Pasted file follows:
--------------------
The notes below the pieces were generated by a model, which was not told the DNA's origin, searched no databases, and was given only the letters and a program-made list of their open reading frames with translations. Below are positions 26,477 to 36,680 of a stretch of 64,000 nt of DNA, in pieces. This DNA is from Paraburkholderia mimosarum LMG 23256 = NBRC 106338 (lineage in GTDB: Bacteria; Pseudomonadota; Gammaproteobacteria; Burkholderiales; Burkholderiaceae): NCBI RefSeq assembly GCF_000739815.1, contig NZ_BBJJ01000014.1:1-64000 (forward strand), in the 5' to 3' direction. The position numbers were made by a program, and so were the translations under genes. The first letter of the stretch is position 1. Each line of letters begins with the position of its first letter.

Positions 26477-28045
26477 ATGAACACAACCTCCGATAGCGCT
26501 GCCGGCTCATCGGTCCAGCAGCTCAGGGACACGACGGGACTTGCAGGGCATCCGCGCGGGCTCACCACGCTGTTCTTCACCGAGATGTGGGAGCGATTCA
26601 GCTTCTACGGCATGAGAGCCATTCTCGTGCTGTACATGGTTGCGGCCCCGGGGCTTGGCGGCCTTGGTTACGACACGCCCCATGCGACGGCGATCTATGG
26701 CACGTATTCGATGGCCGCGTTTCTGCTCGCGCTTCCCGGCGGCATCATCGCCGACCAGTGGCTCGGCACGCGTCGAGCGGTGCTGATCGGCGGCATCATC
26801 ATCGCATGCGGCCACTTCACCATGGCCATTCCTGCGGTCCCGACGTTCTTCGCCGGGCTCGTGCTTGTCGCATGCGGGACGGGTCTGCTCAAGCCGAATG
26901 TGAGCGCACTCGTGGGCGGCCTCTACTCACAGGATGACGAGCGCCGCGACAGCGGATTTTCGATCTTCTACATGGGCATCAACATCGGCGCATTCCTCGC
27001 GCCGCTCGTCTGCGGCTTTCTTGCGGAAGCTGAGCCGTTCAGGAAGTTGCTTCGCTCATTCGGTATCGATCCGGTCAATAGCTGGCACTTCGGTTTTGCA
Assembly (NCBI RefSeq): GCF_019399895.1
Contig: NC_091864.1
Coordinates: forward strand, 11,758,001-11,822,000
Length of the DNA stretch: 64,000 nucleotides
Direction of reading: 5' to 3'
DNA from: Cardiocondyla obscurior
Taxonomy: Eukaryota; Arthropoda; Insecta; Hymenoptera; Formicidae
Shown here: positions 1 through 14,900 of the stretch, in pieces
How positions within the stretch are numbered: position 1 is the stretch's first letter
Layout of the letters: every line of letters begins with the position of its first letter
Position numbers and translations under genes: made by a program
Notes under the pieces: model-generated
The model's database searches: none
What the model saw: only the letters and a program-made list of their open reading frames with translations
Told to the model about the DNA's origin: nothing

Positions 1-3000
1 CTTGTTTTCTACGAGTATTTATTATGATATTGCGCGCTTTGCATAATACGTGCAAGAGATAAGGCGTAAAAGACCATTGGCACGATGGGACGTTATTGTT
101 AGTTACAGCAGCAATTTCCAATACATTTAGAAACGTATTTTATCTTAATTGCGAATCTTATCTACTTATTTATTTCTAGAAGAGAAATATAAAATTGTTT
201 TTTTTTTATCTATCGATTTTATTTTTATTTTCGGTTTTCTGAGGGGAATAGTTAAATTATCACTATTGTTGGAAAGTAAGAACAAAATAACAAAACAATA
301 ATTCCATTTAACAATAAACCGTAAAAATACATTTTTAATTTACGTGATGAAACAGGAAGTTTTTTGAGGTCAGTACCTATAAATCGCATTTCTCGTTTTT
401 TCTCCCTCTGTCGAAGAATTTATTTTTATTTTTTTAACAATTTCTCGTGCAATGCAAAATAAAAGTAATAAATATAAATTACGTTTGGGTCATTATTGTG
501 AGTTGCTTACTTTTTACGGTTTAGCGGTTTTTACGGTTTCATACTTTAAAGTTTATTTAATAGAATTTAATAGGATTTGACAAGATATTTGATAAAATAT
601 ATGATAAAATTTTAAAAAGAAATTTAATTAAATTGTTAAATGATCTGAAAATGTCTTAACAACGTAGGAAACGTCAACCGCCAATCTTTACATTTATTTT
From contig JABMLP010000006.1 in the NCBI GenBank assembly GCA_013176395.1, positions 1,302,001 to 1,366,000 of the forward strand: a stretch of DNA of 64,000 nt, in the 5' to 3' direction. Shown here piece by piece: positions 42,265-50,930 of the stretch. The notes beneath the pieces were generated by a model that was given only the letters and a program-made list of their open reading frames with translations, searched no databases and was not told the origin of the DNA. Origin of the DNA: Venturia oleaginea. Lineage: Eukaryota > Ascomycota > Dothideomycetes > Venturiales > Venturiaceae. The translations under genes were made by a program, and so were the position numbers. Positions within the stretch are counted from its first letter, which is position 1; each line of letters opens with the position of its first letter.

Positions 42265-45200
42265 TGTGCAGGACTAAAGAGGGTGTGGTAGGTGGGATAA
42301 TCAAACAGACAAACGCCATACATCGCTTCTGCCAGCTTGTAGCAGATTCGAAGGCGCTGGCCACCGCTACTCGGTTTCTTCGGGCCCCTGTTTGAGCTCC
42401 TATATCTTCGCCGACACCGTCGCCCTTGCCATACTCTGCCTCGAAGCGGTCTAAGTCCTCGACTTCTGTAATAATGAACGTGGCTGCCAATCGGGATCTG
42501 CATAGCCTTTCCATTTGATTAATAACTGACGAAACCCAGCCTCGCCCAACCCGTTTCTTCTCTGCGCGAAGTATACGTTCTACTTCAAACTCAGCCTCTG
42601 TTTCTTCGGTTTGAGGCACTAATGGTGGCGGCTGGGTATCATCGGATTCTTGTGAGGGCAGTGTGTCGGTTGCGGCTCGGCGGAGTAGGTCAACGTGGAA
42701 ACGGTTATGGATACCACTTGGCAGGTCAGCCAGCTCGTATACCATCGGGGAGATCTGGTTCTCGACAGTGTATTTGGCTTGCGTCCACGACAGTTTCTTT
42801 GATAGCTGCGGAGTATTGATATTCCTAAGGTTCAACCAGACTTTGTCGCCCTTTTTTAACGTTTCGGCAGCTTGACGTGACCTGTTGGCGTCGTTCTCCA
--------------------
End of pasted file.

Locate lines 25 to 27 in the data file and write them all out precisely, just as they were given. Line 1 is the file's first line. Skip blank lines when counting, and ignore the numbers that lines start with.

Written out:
Positions 1-3000
1 CTTGTTTTCTACGAGTATTTATTATGATATTGCGCGCTTTGCATAATACGTGCAAGAGATAAGGCGTAAAAGACCATTGGCACGATGGGACGTTATTGTT
101 AGTTACAGCAGCAATTTCCAATACATTTAGAAACGTATTTTATCTTAATTGCGAATCTTATCTACTTATTTATTTCTAGAAGAGAAATATAAAATTGTTT